More Research Shows that Avocadoes & Coffee are Good for You
In a recent study published by the Journal of the American Heart Association, researchers found that higher avocado intake is associated with a 16% lower risk of cardiovascular disease and a 21% lower risk of coronary heart disease.
The Debrief.org: "Because heart disease is the leading cause of death in the U.S., finding easy ways to lower the risk of this disease is important. To see how avocados and avocado products impacted this risk factor, the researchers followed over 68,000 women ages 30 to 55 years old and over 42,000 men aged 40 to 75 years old from two separate study groups. The individuals started the study free of cancer, heart disease, and stroke." ...
"From their analysis, the researchers found that individuals who ate two servings of avocado a week (around one cup of avocado), had a 16% lower risk of cardiovascular disease and a 21% lower risk of heart disease compared to those who rarely ate avocados. The researchers also found that replacing half a serving of butter, eggs, yogurt, cheese, or bacon with avocado every day was associated with a 22% lower risk of cardiovascular disease events."
American Heart Association: "Our findings support the existing evidence on the intake of plant‐based healthy fats and their positive impact on diet quality and their role in cardiovascular disease prevention in the general population."
The tricky question in such studies is determining why the observed result is occurring. Researchers in this case are pretty sure they understand why avocados are so good for you.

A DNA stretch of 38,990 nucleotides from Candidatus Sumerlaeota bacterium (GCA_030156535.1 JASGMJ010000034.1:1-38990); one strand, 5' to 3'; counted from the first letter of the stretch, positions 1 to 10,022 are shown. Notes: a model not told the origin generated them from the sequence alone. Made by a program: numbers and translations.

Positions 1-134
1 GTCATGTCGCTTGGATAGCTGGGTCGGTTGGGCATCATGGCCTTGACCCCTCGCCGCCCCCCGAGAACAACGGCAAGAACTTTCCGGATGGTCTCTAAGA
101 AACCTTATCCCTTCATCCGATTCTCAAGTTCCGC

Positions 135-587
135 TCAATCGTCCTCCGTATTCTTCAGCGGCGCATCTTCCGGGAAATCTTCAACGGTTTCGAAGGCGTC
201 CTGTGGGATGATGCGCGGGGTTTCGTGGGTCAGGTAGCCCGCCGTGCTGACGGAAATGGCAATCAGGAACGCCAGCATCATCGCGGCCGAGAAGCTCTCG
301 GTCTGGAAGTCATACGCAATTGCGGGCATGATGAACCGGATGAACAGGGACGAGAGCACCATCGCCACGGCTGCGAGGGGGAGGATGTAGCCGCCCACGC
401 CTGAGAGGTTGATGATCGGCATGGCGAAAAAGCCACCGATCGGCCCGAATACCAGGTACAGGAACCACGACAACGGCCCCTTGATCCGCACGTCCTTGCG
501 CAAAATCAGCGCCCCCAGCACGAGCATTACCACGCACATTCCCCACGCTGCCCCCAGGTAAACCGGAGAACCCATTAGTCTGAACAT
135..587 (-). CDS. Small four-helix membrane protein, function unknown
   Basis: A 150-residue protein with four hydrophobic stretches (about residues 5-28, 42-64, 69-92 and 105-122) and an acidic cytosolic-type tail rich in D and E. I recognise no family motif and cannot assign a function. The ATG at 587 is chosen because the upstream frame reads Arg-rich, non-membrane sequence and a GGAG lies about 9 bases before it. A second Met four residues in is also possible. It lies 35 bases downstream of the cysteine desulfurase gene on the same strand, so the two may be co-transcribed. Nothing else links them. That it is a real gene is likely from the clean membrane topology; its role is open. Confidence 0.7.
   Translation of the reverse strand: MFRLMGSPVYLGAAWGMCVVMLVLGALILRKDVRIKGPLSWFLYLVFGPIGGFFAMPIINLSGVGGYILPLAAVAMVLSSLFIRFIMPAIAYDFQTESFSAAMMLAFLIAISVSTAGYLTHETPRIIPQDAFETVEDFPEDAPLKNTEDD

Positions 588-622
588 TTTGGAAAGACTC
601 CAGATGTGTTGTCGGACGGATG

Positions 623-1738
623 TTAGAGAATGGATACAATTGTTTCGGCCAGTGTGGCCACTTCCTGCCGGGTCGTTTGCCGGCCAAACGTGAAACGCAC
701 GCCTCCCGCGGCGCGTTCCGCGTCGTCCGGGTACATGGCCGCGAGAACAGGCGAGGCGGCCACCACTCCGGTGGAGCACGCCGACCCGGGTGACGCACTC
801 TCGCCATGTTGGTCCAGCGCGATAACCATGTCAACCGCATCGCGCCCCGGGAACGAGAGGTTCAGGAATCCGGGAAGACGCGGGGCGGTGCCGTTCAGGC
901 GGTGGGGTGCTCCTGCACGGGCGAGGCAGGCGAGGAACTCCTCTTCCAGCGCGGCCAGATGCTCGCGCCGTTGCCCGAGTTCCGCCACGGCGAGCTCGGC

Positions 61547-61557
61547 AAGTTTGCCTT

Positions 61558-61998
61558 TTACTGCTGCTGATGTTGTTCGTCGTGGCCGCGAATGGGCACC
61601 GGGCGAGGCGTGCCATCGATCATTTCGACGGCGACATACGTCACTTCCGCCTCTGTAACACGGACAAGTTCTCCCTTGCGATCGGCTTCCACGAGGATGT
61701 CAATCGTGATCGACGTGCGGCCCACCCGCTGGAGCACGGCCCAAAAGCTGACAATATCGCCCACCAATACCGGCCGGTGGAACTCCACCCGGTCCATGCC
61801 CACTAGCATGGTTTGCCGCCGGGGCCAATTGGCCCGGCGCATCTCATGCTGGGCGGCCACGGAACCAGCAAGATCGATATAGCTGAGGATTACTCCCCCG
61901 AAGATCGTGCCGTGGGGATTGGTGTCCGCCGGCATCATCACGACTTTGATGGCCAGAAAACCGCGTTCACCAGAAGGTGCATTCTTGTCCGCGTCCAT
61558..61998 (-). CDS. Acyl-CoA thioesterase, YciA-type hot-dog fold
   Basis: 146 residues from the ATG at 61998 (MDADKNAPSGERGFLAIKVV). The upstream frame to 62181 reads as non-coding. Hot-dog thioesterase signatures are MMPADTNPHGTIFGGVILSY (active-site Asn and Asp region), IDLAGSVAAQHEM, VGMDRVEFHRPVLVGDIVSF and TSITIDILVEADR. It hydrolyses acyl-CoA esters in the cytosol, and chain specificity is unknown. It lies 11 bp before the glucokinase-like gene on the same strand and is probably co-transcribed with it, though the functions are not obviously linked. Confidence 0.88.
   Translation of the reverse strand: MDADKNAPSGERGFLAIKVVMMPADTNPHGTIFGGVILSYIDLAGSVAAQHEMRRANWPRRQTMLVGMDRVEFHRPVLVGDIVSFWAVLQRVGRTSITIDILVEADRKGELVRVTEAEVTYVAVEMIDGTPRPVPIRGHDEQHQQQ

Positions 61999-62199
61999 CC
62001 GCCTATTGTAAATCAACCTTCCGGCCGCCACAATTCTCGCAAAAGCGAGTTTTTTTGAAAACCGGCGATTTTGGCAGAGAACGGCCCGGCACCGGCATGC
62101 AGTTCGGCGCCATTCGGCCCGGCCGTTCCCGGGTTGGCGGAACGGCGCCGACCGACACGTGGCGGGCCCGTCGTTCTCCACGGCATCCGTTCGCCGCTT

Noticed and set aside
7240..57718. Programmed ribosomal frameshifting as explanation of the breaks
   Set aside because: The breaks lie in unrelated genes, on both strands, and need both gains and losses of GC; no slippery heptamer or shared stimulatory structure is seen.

The Debrief.org: "There are many contributing factors that give avocados their health benefits. They contain dietary fiber, keeping the digestive system regular. They also are composed of monounsaturated fats, considered healthy fats, which help reduce bad cholesterol levels in the blood. These health benefits may even translate to other avocado products, like avocado mayonnaise or avocado oil. The researchers hoped to see a link between these products and a lower risk of heart disease with these important benefits."
If you don't like avocadoes; you should also consider adding peanut butter, cashews, peanuts, olive oil, and olives to your diet instead. These are also great sources of monounsaturated fats, the heart-healthy fat found in avocadoes.
There's additional evidence now that your morning cup of coffee is linked to a lower risk of dying, Researchers from a study published several weeks ago in The Annals of Internal Medicine found that individuals who drank 1.5 to 3.5 cups of coffee per day, even with some sugar, were up to 30% less likely to die during the study period than those who didn’t drink coffee. Those who drank unsweetened coffee were 16 to 21% less likely to die during the study period, with those drinking about three cups per day having the lowest risk of death when compared with noncoffee drinkers.
New York Times: Researchers analyzed coffee consumption data collected from the U.K. Biobank, a large medical database with health information from people across Britain. They analyzed demographic, lifestyle and dietary information collected from more than 170,000 people between the ages of 37 and 73 over a median follow-up period of seven years. The mortality risk remained lower for people who drank both decaffeinated and caffeinated coffee.
Earlier studies had found similar results, but this one expanded on our knowledge by including decaffeinated coffee and sweetened coffee in the results. Both seem to provide the same benefits.
By: Don Lam & Curated Content